Here's hoping that I have good news to report tomorrow as well.

The Smarmy Army Of Harvey

Ronan Farrow, the one-time MSNBC wunderkind host unceremoniously booted out for low ratings, has redeemed himself with breaking the Harvey Weinstein sexual assault file wide open.  But Farrow isn't done with Weinstein's awful legacy just yet, dropping yet another New Yorker bombshell on how the disgraced media mogul turned to ex-Mossad agents for hire in order to run his own intelligence operation against the women he had assaulted.

In the fall of 2016, Harvey Weinstein set out to suppress allegations that he had sexually harassed or assaulted numerous women. He began to hire private security agencies to collect information on the women and the journalists trying to expose the allegations. According to dozens of pages of documents, and seven people directly involved in the effort, the firms that Weinstein hired included Kroll, which is one of the world’s largest corporate-intelligence companies, and Black Cube, an enterprise run largely by former officers of Mossad and other Israeli intelligence agencies. Black Cube, which has branches in Tel Aviv, London, and Paris, offers its clients the skills of operatives “highly experienced and trained in Israel’s elite military and governmental intelligence units,” according to its literature. 
Two private investigators from Black Cube, using false identities, met with the actress Rose McGowan, who eventually publicly accused Weinstein of rape, to extract information from her. One of the investigators pretended to be a women’s-rights advocate and secretly recorded at least four meetings with McGowan. The same operative, using a different false identity and implying that she had an allegation against Weinstein, met twice with a journalist to find out which women were talking to the press. In other cases, journalists directed by Weinstein or the private investigators interviewed women and reported back the details. 
The explicit goal of the investigations, laid out in one contract with Black Cube, signed in July, was to stop the publication of the abuse allegations against Weinstein that eventually emerged in the New York Times and The New YorkerOver the course of a year, Weinstein had the agencies “target,” or collect information on, dozens of individuals, and compile psychological profiles that sometimes focussed on their personal or sexual histories. Weinstein monitored the progress of the investigations personally. He also enlisted former employees from his film enterprises to join in the effort, collecting names and placing calls that, according to some sources who received them, felt intimidating. 
In some cases, the investigative effort was run through Weinstein’s lawyers, including David Boies, a celebrated attorney who represented Al Gore in the 2000 Presidential-election dispute and argued for marriage equality before the U.S. Supreme Court. Boies personally signed the contract directing Black Cube to attempt to uncover information that would stop the publication of a Times story about Weinstein’s abuses, while his firm was also representing the Times, including in a libel case.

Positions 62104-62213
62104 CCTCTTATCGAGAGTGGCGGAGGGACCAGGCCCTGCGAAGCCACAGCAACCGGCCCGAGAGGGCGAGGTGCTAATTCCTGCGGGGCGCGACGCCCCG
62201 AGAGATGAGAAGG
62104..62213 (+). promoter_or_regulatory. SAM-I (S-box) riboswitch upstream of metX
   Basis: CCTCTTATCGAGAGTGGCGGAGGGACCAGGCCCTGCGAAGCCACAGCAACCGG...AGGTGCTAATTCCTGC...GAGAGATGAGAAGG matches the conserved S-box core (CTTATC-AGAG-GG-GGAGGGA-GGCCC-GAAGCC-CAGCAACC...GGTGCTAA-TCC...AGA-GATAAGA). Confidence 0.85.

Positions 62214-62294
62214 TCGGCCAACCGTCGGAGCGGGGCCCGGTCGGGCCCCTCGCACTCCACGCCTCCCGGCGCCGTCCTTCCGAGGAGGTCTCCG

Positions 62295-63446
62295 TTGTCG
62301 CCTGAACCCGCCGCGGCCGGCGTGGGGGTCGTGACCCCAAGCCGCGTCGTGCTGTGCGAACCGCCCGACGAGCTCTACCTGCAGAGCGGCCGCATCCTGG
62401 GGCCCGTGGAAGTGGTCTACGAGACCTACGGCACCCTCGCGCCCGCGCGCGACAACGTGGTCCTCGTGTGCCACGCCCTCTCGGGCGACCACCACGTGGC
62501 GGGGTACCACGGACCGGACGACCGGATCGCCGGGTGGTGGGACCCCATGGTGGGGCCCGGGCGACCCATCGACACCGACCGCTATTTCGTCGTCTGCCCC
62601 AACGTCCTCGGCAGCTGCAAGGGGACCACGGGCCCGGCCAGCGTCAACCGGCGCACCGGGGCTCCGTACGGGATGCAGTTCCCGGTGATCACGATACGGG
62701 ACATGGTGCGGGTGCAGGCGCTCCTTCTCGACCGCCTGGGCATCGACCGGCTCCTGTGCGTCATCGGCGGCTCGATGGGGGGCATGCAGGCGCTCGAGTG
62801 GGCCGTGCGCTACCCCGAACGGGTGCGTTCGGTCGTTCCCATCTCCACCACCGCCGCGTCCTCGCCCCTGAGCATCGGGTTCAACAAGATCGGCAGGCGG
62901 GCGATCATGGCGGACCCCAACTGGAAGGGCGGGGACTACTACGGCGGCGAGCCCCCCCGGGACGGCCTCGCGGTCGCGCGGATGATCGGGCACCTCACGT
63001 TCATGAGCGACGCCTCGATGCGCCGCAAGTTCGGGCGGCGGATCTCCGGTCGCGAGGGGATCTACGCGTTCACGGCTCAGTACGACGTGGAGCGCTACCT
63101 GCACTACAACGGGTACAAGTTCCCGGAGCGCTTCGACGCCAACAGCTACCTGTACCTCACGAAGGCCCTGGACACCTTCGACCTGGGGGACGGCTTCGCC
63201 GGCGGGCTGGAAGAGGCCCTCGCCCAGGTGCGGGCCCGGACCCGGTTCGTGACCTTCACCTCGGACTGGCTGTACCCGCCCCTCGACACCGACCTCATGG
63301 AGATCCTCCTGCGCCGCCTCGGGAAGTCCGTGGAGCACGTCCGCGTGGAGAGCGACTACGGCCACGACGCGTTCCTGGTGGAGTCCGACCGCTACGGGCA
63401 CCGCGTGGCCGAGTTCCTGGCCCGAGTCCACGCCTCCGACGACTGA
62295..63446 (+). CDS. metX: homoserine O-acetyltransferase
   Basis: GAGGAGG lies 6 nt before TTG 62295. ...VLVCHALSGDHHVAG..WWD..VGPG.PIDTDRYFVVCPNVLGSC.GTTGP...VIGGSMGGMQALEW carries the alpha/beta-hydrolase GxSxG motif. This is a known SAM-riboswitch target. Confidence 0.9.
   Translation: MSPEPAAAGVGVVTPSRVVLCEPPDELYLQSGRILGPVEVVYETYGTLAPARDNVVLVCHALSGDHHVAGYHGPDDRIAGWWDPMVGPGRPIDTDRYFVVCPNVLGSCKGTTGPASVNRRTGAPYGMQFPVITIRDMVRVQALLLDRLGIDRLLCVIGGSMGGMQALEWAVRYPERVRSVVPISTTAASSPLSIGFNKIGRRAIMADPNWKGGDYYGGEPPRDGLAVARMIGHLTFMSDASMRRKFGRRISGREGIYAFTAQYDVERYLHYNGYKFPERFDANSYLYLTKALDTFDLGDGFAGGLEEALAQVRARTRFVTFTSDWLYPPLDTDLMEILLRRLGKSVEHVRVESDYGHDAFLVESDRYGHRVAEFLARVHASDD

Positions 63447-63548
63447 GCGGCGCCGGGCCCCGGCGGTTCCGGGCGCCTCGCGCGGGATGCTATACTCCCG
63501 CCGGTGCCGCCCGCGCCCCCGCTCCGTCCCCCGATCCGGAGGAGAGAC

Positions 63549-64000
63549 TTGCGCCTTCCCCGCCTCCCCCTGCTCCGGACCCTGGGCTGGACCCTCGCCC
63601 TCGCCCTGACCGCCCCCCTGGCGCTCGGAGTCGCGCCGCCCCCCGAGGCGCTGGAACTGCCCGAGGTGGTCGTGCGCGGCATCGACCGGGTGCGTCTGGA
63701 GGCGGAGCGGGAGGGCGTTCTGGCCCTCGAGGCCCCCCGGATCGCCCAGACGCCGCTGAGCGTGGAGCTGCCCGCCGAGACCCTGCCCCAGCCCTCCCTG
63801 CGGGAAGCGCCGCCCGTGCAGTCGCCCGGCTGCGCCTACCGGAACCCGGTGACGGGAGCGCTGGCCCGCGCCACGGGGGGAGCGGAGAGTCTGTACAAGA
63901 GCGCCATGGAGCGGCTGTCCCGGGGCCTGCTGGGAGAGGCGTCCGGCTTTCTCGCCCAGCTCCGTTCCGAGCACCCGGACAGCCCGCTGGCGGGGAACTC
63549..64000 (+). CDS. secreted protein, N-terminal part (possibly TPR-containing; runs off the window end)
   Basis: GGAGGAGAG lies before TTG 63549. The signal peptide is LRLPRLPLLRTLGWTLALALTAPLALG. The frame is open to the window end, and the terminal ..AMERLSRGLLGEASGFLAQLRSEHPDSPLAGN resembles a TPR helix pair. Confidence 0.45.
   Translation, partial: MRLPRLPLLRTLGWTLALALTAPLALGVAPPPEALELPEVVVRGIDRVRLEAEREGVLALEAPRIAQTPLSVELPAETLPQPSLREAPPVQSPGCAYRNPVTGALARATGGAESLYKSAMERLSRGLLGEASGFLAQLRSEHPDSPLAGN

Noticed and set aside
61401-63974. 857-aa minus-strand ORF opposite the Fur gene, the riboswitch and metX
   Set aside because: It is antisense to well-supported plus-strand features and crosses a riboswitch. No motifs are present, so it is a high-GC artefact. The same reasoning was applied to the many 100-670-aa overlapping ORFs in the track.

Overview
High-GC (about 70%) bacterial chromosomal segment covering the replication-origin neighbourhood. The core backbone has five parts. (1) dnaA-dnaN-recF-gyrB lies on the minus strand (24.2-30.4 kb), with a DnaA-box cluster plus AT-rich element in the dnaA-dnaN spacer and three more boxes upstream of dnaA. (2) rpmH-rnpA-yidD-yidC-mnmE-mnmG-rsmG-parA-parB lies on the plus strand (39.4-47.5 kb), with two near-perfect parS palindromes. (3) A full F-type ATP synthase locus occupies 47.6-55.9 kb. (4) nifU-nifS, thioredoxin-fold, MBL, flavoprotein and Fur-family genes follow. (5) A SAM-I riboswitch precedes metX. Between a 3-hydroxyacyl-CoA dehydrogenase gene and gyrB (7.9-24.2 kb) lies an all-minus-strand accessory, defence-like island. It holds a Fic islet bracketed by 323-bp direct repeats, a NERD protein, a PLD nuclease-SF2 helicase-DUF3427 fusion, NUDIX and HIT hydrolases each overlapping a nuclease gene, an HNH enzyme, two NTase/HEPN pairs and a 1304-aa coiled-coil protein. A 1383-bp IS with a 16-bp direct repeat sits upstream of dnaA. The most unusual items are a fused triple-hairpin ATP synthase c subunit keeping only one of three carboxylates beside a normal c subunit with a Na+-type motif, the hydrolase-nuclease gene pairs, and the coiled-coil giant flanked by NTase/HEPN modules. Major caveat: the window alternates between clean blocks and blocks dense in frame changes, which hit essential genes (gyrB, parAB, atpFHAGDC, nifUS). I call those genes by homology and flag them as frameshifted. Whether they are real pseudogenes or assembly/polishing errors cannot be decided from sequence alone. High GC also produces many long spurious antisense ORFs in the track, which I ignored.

Boies confirmed that his firm contracted with and paid two of the agencies and that investigators from one of them sent him reports, which were then passed on to Weinstein. He said that he did not select the firms or direct the investigators’ work. He also denied that the work regarding the Times story represented a conflict of interest. Boies said that his firm’s involvement with the investigators was a mistake. “We should not have been contracting with and paying investigators that we did not select and direct,” he told me. “At the time, it seemed a reasonable accommodation for a client, but it was not thought through, and that was my mistake. It was a mistake at the time.” 
Techniques like the ones used by the agencies on Weinstein’s behalf are almost always kept secret, and, because such relationships are often run through law firms, the investigations are theoretically protected by attorney-client privilege, which could prevent them from being disclosed in court. The documents and sources reveal the tools and tactics available to powerful individuals to suppress negative stories and, in some cases, forestall criminal investigations. 
In a statement, Weinstein’s spokesperson, Sallie Hofmeister, said, “It is a fiction to suggest that any individuals were targeted or suppressed at any time.”

In other words, Weinstein had a paid, world-class intelligence network at his disposal with the express intent of gaining leverage over anyone who might have spilled his story into the public spotlight.  He also had his former employees working for him, intimidated into being his eyes and ears.

In the end, it failed and Farrow was able to break the original story as well as this one.

Maybe the kid actually knows what he's doing.